1. That’s awesome! ๐Ÿ™‚

  32. kay ~ frugalvoices.com

    I like your ideas on this. You can see how if you make it too easy on a kid, they get that entitlement mentality. I’d want to help some, but I wouldn’t put hubby and me into debt to send him to college. He could live at home rent and board free. The one thing I’ll never understand is when parents go into debt to pay for their kid’s wedding. To me, that is just bizarre. I’d hand him a ladder for the elopement and a toaster for their first at-home breakfast. If the girl’s parents want to break their piggy banks, all power to ’em!

    1. I’ll never understand going into debt for a wedding either!

  33. Thanks Marty! I definitely think parents should have a plan.

  34. Definitely sounds like your parents did it the correct way. Good job to all of you!

  35. Oh my gosh. The mad kid that said you were ruining his life? That’s awful!!!! (That the kid is that entitled and stupid; the fact he thinks you’re ruining his life is hilarious.)
    You can’t pay for the education of your kids if you don’t have money for yourself. Sure, they may plan to provide for you in your old age, but a car accident can change all of that in an instant.

    1. Haha yeah I had to laugh to. This was a GROWN adult who said this as well.

  36. I actually fear not being able to help my children with college. I’ve seen what it’s like for parents to not give a dime to their children’s college education and it’s not pretty. I plan on funding 50% of their college education, but only if I’m on track for retirement. Like pretty much every finance expert out there, you should save for retirement first before helping your kid through school.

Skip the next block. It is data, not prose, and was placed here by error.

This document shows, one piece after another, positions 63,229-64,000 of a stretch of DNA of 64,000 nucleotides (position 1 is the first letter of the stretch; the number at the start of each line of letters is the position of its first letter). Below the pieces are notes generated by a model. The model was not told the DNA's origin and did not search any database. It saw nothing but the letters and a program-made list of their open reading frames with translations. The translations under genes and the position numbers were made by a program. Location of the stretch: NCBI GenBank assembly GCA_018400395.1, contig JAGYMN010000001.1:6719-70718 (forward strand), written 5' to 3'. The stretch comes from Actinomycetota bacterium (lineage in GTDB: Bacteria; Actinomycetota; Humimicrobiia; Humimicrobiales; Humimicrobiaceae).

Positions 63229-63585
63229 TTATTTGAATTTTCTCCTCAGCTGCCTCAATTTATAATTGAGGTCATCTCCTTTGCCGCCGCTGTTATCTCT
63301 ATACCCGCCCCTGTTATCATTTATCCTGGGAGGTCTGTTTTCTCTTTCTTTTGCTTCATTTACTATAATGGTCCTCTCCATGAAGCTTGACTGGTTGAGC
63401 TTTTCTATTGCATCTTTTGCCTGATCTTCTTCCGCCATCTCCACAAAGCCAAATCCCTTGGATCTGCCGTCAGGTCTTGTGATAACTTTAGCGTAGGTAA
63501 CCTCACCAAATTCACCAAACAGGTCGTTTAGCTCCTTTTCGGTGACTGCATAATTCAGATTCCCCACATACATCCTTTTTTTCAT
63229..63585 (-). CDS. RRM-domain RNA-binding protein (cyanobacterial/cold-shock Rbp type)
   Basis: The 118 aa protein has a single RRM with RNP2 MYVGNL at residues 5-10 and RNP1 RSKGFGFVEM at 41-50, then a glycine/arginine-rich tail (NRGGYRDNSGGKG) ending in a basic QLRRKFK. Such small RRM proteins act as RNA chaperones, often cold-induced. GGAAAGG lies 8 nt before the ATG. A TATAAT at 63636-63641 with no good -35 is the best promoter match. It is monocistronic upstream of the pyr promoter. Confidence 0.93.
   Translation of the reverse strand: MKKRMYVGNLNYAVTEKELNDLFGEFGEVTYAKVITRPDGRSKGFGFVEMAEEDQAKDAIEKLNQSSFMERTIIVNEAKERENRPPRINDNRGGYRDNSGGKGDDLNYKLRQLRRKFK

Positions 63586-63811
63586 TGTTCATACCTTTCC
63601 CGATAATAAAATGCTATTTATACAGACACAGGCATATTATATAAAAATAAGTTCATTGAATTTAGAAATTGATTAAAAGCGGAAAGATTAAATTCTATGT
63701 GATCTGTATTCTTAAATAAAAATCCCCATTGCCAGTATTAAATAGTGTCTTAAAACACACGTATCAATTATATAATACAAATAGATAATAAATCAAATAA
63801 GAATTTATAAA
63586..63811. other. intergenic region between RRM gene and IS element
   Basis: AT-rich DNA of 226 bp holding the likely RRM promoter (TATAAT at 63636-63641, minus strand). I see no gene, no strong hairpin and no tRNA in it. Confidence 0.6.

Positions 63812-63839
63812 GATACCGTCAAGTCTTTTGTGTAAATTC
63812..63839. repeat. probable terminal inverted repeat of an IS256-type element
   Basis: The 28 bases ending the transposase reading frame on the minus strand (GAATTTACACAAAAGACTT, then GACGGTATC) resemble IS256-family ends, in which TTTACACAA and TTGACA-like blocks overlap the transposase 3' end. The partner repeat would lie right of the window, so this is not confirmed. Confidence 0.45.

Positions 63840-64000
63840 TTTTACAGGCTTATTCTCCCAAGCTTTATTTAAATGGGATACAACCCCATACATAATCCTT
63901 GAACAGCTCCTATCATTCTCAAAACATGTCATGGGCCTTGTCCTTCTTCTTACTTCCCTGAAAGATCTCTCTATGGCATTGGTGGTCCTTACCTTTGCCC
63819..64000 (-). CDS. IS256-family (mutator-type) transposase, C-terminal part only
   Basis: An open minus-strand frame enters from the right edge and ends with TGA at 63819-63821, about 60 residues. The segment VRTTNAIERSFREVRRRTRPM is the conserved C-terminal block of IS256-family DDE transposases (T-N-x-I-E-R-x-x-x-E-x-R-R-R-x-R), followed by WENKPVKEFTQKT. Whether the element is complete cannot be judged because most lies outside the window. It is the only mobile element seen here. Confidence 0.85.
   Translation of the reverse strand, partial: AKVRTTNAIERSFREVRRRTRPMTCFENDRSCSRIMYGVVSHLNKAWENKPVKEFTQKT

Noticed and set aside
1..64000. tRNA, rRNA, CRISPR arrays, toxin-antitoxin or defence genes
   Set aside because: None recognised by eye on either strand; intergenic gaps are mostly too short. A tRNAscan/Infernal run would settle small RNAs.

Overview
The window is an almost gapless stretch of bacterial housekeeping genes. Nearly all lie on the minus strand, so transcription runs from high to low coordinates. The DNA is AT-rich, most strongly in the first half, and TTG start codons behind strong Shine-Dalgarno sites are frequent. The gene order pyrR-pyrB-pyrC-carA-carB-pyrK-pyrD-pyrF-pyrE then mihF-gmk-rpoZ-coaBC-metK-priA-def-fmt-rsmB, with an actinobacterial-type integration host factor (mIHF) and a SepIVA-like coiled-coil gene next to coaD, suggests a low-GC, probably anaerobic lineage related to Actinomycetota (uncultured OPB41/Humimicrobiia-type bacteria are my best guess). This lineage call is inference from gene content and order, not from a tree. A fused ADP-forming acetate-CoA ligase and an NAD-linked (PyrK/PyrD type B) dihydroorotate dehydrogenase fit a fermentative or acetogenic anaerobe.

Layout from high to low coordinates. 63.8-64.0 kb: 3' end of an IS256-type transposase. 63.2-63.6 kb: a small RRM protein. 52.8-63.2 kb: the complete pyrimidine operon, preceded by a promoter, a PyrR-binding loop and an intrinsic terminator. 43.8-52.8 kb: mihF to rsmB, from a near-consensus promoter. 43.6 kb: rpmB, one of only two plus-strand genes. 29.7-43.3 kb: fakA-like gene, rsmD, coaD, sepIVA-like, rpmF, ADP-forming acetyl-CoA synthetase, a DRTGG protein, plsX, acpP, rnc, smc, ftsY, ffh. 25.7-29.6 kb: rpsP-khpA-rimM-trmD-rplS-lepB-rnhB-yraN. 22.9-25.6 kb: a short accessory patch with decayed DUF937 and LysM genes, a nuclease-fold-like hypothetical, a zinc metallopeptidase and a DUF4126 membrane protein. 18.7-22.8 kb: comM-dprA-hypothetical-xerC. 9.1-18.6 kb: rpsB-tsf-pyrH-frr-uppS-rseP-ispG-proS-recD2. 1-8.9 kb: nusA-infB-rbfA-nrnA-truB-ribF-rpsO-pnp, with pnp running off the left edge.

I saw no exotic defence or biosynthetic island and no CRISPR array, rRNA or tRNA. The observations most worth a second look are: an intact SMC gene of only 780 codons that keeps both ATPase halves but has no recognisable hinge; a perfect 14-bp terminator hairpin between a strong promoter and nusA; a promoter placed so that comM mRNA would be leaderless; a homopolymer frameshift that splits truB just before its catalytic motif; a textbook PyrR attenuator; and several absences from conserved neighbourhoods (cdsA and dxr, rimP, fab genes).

1. Yes, I would like to help my children out with college as well. I do think it’s possible, but it can be difficult. I’m the only one out of anyone I know personally who didn’t receive any help, and at times I do get jealous of my friends who received help.

  37. This is a touchy subject. For me, I would rather have retirement money than help my kids through college. My rationale is this: if I go into debt for helping my kids through college, chances are that I am going to need to rely on them for financial support. This will put more stress on them and their family than if they had taken out student loans and paid them off.

    1. I agree! Thanks Jon.

  38. They’re be fine! It’s definitely possible to go to school on your own or with it being partially covered. It also helps children learn more about the real world and have a say in their finances.

  39. We will not risk our retirement for our kids’ college education but we sure do hope to pay as much as we can! Unfortunately, it is coming up in just a few short years and we have not saved for it. Ugh!

    1. Good luck! There are many ways to go to college for cheap, so I am sure they will be fine ๐Ÿ™‚

      1. Thank you for the encouragement! I’ll be watching your blog to learn some tips:)

        1. Thanks! I’ll be reading your blog as well ๐Ÿ™‚

  40. I agree. Students can go to school for much cheaper than what it seems like most are choosing these days.

  41. Oh my god that sounds horrible!

  42. Stephanie

    I’m a parent (albeit to a 1 1/2 year old so college is a long way off) and I can definitively say that we will not be risking our retirement to fund her college education! Retirement contributions come first, although we are also putting some money into savings for her as well. Honestly, I think I valued my education more because I earned it. I got a full scholarship that covered tuition and house for undergrad, and I took out a small amount of loans to cover grad school. My parents paid for my meal plans and some of my textbooks for undergrad, but the rest of it I earned through scholarships or paid for myself.